How and to what purpose do the queen of Brobdingnag's maids sexualize Gulliver in Gulliver's Travels, Part 2, Chapter 5?
The queen's maids often undress Gulliver and place him on their bodies, and they seem particularly fond of putting him into their cleavage. The women have no hesitation about stripping naked in front of him as well, placing him on the dressing table while they do so. He describes how one of them is fond of sitting him astride her nipple along with "many other tricks" that he declines to describe in detail. Gulliver finds this experience humiliating and, if his silence on details is any indication, indecent. He finds the women, whose flaws are made gigantic in front of him, repulsive and their bodily odors offensive. He concedes the odor is likely a function of the differences in their sizes, but the entire scene is so upsetting to him that he begs Glumdalclitch to intercede. This scene demonstrates how much of our humanity is connected to the control over our own bodies. Gulliver is distressed because his humanity is taken away as the women treat him as an object, "like a creature who had no sort of consequence." At the same time, these games the women play with Gulliver allow them a level of control and even empowerment that they may not experience in other aspects of their lives. As the queen's women, they would be expected to conform to ideals of respectability that reflect well on themselves and the queen. In these private moments, with this nonthreatening male figure, they are able to express themselves in much more bawdy ways than they might otherwise be able to do. In this sense, Gulliver is of consequence, because he provides an audience to their antics.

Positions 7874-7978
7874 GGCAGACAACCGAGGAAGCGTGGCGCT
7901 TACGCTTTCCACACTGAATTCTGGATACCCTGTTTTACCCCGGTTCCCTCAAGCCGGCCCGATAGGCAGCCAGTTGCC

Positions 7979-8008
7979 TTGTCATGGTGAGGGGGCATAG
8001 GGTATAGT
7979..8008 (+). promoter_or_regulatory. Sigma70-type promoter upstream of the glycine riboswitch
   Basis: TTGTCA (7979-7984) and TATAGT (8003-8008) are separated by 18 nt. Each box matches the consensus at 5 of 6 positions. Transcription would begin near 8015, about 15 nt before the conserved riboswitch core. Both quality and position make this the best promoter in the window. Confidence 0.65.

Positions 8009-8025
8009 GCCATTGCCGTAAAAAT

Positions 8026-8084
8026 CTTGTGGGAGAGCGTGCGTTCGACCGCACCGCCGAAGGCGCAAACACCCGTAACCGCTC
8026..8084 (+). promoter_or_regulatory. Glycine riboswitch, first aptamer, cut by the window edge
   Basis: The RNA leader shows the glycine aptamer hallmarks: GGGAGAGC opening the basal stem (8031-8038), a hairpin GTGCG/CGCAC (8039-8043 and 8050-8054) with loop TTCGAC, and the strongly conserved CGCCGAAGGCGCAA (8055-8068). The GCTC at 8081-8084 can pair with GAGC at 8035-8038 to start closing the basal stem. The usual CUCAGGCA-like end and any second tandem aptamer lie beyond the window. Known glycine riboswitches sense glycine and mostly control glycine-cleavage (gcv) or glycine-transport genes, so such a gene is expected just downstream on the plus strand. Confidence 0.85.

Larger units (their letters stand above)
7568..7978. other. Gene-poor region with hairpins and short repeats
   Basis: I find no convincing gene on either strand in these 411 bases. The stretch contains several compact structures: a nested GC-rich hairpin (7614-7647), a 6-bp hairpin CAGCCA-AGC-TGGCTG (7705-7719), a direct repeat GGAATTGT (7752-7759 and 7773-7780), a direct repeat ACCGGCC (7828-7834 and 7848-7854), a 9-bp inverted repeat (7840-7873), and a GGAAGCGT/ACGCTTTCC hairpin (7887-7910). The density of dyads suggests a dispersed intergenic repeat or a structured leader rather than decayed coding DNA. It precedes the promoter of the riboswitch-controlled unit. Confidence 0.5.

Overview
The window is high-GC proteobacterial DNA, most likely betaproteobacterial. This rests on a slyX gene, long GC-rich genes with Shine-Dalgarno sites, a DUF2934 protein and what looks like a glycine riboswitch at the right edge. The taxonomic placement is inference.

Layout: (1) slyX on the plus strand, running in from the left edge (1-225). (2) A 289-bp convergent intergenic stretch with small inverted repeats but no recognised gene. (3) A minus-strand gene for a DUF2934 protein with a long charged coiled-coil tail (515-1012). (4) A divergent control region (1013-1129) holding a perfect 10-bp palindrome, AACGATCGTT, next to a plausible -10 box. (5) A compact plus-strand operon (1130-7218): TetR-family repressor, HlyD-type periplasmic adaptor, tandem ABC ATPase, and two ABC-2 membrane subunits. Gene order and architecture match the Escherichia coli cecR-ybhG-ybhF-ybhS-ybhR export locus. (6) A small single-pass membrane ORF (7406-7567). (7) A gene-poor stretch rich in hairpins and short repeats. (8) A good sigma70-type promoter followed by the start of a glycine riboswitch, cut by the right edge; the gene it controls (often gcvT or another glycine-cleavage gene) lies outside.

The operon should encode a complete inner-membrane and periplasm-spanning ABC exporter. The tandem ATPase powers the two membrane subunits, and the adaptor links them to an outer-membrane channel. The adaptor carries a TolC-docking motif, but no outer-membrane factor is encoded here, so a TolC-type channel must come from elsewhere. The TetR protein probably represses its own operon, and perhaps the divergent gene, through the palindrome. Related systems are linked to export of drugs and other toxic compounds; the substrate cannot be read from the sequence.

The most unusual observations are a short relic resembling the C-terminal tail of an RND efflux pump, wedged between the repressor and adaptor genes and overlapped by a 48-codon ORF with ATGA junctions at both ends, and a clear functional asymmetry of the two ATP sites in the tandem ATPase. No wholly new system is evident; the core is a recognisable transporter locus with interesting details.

How are both Gulliver and the king of Brobdingnag guilty of being closed-minded in Gulliver's Travels, Part 2, Chapters 6 and 7?
When Gulliver describes the system of English government and politics to the king, the king is perplexed by the intrigues of European-style political life and declares the English "the most pernicious race of little odious vermin" ever to exist on earth. When Gulliver attempts to save face by revealing the secrets of gunpowder, he only worsens the king's opinion. The king is appalled by the violence and destruction that the weapons Gulliver describes can create. At no point does the king look at Gulliver's descriptions in an objective way because he does not really take Gulliver or his culture seriously. Gulliver's offense at the king's assessment does not show critical thought about these events or how they might appear to an outsider. Gulliver hears only the king's criticism of his homeland and feels insulted by the king's opinions. Gulliver reproaches himself for inadequately describing England or framing his country in overly negative terms. While the king is not open enough to Gulliver's ideas to make much difference, Gulliver does not recognize the potential truths in the king's assessment. The years of English history Gulliver presents are the century before Gulliver's arrival in Brobdingnag (the 1600s, more or less), a period marked by civil war, religious strife, and much political backstabbing. Gulliver's hurt feelings at the king's rejection of gunpowder does not account for the real destruction and danger cannons, guns, and gunpowder do present, even in storage. While Gulliver has reason to feel loyal to his home country, neither he nor the king seem able to consider the perspective of the other.